Mitsubishi Pavilion (Expo '70)

Mitsubishi Pavilion (Expo '70)

 

Japanese Title

三菱未来館
[Mitsubishi Miraikan]

Type:
Premiere:
Finale:

Expo Event
March 15th, 1970
September 13th, 1970


Episode Guide - Stock Footage - DVDs - CDs - Pictures - Background - Concept Art - Cut Scenes - Reviews

HISTORY

Following Japan's succesful Summer Olympics (XVIII Olympiad) in 1964, the country was eager to host another world event to further demostrate their amazing economic progress. Such an oppurtinity arose when Japan was permitted by the BIE (Bureau International des Expositions) to create a World's Fair in 1970. This attraction, which was held in Suita (Osaka), would be known as "Expo '70". The fair attracted 77 other countries to attend and overall had more than 64 million visitors during its six months of operation.

The fair itself, like many of its kind, was broken up into many pavilions that had different attractions available for visitors. One of these was the Mitsubishi Pavilion. As the name might imply, the exhibition was largely financed by the Mitsubishi Corporation. It was produced, though, by Tomoyuki Tanaka of Toho, as the event incorporated several video elements. The proposal for the Pavilion was drafted by Shinichi Hoshi, Masayoshi Fukushima, Tetsu Yano and Hiroshi Manabe. Music for the complex was provided by maestro Akira Ifukube, who conducted a score both for the recreation space and the various themed areas. The building that housed the exhibition was separated into five distinct areas, which could be attended from a 450-meter moving sidewalk system called "The Travator", which traveled at sixteen meters per minute.

The theme of the first area was "Nature in Japan" and displayed images that were projected onto screens that stretched eight meters from either side of the "The Travator". Images included rainstorms in one room (Room A), which also had images projected on the ceiling and floor to surround the audience, and volcanoes in another (Room B). The rainstorms shown in the videos were a combination of real-life typhoons and scenes created in Toho's special-effects pool. The volcanoes were footage of real-life eruptions, but were enhanced by scenes filmed at the Asahi Ironworks Factory in Tsurumi. Models for the sequences were created by Toho's special effects department while optical effects and prints were handled by Tokyo Process Labs. Special effects director Eiji Tsuburaya oversaw the creation of some of these elements, but due to his hospitalization and untimely passing before production was finished director Yoshimitsu Banno, of Godzilla vs. Hedorah (1971) fame, was brought in to finish filming and the sound editing.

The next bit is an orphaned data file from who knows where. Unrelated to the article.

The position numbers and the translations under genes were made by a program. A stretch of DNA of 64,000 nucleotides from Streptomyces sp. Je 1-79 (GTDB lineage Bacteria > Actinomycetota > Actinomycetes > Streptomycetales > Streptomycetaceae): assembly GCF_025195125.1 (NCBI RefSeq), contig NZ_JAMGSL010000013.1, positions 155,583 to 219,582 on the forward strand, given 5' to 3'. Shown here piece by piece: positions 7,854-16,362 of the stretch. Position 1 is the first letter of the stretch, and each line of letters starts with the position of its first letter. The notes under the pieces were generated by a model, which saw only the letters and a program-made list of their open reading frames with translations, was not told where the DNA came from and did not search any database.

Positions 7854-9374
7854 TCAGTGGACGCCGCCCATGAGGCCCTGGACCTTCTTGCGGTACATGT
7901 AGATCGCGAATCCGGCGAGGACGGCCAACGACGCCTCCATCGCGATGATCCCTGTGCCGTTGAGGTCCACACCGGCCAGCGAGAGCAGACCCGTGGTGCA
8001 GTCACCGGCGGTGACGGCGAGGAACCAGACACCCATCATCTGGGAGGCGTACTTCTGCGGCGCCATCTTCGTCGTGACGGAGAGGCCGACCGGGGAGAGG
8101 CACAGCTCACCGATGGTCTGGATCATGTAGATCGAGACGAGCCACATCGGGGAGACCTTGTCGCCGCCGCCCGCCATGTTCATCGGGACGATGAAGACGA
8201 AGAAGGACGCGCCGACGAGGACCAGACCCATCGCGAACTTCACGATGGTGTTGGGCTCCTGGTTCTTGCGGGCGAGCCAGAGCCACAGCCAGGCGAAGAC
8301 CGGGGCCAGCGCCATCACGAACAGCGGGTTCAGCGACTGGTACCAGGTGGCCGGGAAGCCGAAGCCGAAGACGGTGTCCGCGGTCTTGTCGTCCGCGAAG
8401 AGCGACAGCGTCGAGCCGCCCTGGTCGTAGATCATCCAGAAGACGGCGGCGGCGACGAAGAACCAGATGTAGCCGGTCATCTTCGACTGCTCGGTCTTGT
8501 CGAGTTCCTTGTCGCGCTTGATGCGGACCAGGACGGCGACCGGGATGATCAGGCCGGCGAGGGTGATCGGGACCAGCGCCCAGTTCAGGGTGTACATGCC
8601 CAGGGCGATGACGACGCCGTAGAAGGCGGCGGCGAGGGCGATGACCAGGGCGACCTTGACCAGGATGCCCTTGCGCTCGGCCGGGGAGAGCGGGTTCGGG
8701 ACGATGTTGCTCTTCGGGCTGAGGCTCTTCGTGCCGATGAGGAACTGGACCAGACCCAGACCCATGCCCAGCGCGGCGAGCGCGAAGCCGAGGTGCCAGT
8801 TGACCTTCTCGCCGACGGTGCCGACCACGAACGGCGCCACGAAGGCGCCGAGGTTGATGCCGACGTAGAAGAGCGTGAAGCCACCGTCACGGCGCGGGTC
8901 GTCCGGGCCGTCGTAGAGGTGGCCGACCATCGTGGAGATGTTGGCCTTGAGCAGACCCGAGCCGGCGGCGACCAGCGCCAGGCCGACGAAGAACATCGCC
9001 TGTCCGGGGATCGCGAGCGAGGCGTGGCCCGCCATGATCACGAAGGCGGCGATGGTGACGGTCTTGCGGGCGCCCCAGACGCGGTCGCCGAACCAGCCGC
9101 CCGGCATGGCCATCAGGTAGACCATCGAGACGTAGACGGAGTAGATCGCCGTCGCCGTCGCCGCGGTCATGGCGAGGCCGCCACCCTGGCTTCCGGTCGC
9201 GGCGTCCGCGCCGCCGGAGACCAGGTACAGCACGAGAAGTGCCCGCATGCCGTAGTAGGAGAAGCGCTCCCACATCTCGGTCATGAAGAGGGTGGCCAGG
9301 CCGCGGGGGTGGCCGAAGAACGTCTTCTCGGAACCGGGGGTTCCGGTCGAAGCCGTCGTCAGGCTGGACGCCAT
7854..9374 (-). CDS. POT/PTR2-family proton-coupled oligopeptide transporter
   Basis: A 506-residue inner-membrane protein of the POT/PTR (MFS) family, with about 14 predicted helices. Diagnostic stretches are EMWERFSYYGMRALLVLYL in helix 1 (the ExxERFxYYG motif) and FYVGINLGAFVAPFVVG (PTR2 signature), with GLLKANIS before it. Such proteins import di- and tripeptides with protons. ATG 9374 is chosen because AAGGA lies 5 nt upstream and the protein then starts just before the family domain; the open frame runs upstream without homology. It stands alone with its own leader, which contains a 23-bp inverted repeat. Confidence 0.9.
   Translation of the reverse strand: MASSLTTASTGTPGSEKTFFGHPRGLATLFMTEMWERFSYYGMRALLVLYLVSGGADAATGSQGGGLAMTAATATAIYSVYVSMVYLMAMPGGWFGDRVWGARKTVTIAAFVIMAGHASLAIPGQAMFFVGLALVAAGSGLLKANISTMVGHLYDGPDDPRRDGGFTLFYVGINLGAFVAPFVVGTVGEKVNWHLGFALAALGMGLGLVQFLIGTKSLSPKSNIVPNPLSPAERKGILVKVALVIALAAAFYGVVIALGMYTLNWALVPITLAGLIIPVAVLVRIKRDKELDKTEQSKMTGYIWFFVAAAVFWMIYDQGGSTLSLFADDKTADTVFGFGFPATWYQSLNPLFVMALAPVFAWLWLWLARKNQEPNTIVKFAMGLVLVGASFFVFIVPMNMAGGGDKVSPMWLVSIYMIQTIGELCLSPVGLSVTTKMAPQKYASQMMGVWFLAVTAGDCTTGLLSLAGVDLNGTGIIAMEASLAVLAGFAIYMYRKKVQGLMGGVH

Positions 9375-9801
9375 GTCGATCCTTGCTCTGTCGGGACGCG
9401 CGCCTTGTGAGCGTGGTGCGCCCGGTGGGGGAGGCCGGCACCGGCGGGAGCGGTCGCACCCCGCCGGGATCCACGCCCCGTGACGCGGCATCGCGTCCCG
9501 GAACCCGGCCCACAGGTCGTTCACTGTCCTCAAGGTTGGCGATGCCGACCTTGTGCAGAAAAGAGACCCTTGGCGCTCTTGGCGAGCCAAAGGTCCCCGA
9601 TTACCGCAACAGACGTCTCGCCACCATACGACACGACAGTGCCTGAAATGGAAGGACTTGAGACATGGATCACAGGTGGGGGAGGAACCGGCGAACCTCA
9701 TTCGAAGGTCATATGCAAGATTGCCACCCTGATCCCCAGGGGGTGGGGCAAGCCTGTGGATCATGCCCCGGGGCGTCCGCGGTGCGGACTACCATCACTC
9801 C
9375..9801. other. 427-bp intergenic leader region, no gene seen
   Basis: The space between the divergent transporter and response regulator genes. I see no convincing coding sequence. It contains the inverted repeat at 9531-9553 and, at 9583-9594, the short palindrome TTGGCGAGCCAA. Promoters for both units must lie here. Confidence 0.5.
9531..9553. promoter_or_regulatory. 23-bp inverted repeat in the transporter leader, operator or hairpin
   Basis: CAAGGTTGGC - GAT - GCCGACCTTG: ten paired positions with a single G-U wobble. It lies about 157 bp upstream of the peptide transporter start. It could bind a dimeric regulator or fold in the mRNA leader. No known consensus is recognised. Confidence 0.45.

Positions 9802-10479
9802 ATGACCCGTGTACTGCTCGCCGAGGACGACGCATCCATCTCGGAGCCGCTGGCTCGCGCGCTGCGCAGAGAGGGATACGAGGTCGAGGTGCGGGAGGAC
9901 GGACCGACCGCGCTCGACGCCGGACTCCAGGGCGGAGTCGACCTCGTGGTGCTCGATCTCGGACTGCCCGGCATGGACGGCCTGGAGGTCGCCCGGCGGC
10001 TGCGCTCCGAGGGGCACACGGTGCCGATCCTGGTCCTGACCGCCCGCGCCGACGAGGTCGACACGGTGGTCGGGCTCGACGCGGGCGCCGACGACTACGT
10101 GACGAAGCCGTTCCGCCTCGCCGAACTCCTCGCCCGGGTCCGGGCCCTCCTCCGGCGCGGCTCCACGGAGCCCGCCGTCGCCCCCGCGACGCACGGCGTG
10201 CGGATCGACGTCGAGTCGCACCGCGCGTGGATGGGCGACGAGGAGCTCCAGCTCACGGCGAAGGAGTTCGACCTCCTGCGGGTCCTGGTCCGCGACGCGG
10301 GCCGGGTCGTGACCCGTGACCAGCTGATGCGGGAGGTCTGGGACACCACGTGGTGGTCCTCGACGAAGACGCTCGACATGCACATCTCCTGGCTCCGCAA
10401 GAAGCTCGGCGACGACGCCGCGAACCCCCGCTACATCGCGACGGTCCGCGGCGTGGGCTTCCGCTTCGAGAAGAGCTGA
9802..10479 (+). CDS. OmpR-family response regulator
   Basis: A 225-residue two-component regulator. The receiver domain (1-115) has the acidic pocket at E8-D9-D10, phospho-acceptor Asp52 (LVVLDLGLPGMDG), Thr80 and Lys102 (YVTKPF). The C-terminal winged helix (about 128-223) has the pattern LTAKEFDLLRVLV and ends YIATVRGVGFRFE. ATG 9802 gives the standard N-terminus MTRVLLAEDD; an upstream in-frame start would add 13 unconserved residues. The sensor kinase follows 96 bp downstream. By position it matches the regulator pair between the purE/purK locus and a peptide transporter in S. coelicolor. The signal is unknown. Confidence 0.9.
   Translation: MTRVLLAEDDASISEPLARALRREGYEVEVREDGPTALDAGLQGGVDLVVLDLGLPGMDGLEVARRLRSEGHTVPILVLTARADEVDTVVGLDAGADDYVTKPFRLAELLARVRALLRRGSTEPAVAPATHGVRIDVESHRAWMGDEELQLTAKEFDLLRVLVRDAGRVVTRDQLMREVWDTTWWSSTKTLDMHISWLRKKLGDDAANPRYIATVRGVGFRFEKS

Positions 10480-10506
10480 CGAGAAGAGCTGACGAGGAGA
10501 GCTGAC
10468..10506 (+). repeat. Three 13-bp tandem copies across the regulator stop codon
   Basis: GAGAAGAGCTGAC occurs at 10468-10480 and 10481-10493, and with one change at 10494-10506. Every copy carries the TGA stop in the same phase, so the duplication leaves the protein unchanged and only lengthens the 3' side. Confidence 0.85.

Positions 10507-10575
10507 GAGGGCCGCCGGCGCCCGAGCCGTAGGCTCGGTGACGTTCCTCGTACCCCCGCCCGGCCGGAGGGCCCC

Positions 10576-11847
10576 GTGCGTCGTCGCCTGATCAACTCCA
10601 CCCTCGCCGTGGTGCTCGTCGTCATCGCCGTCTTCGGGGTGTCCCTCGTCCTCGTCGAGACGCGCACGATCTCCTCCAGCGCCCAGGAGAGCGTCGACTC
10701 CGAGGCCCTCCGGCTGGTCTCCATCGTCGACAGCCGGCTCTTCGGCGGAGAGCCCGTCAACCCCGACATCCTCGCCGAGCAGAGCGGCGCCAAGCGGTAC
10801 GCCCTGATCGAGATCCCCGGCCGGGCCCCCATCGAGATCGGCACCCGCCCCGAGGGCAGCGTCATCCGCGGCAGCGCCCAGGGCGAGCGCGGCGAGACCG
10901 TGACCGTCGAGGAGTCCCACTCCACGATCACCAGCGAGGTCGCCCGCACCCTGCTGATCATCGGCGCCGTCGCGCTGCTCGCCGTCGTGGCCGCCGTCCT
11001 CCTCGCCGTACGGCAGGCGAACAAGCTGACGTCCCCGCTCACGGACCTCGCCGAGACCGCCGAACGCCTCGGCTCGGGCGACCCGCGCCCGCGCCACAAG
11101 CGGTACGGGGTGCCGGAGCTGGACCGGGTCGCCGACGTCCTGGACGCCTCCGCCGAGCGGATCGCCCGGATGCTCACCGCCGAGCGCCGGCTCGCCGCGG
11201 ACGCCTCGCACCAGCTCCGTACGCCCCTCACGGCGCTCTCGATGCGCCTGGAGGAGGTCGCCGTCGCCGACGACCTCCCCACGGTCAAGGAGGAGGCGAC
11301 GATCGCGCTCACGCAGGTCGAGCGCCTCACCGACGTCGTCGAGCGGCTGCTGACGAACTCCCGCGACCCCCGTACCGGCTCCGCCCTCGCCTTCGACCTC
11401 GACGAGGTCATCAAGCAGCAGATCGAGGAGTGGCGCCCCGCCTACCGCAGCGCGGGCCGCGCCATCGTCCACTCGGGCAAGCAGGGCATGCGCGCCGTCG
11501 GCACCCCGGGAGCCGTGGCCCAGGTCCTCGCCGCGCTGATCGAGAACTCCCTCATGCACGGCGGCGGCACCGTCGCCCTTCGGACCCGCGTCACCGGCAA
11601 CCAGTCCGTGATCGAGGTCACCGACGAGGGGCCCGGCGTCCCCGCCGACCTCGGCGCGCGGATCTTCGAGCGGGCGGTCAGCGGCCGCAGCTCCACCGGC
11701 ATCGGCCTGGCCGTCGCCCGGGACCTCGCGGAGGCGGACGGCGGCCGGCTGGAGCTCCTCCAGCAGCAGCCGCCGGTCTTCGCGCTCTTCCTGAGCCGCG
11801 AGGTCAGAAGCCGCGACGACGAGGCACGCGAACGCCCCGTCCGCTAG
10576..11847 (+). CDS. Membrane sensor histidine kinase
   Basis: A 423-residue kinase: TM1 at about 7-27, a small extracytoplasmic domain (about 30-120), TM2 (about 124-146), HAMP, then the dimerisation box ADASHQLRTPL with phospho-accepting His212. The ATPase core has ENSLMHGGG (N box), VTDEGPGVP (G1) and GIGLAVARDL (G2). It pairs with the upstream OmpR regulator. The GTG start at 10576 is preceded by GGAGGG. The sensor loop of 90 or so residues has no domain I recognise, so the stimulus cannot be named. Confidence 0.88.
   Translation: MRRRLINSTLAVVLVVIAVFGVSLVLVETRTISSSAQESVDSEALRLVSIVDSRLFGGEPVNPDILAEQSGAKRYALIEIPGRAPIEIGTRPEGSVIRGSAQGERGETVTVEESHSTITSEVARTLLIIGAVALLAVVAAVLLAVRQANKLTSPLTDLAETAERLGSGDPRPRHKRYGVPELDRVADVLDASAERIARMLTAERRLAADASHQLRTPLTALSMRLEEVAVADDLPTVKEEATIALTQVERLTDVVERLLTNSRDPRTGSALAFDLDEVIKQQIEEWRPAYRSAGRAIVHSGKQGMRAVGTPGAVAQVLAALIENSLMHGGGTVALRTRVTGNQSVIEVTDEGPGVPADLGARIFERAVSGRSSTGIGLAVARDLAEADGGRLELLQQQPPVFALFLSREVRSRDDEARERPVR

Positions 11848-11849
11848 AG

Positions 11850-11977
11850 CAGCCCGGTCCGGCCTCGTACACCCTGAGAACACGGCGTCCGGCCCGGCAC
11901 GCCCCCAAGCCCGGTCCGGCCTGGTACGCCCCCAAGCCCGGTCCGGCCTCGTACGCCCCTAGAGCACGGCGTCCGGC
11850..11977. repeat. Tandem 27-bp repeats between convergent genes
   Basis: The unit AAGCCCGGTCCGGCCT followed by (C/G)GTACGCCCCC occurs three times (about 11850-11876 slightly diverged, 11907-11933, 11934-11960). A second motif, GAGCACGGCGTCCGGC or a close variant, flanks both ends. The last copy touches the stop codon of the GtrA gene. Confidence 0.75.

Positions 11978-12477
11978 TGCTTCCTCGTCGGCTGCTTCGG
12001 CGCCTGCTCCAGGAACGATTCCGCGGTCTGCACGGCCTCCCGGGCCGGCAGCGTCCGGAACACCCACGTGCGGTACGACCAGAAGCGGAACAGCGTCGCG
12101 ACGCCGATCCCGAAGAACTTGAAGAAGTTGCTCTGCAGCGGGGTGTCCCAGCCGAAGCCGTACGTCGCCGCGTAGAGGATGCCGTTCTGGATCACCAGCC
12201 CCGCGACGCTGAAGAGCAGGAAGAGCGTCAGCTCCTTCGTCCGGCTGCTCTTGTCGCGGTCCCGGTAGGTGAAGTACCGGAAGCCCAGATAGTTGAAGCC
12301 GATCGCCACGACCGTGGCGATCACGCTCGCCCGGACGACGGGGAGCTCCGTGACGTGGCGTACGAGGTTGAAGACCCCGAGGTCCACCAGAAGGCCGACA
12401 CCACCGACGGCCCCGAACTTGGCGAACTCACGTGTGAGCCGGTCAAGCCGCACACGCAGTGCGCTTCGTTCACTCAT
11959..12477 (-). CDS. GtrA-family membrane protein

The theme of the second area is the "The Skies of Japan", which depicts a future in which weather control has been achieved. Area three features "The Japanese Sea", which is focused an undersea city. The fourth area is "The Japanese Land" that presents a diorama of a futuristic city built at the base of Mount Fuji. Between the third and fourth areas, special smoke screens were located, which were jointly developed by Toho and Mitsubishi. These smoke screens allowed audiences to pass through images of sharks and tropical fish which were projected onto them. Past the Travator in the fifth, and final, area was an activity corner for guests.


Background and Trivia

  • Akira Ifukube's themes for the "Nature in Japan" part of the event would famously go on to be reused for the climax of Godzilla vs. Gigan (1972).
  • Akira Ifukube's "Storm" theme from the Expo was featured the following year in the trailer for Godzilla vs. Hedorah (1971).
  • Thanks to the success of the 1970 Mitsubishi Pavilion, producer Tomoyuki Tanaka of Toho would return to work on Expo '85 in Tsukuba, Japan. There he was in charge a new Mitsubishi Pavilion called "The Wonderful Earth ・ Humanity" (すばらしい地球・人間 - Subarashi Chikyu Ningen). On the project Hideo Shimada was the general committee chair and Kazushige Masaki was the director. Riki Okada and Shigeo Maeda were producers, supporting Tanaka. Music was done by composer Kentaro Haneda, known for his work on Virus (1980) and Bye-Bye Jupiter (1984).
  • As is common with world fairs of the time, one of the themes of the 1970 Mitsubishi Pavilion was a look into the distant future. This was foreseeing 50 years ahead, to the year 2020. To celebrate this year passing, Mitsubishi created a website to compare their preditions with what 2020 is actually like.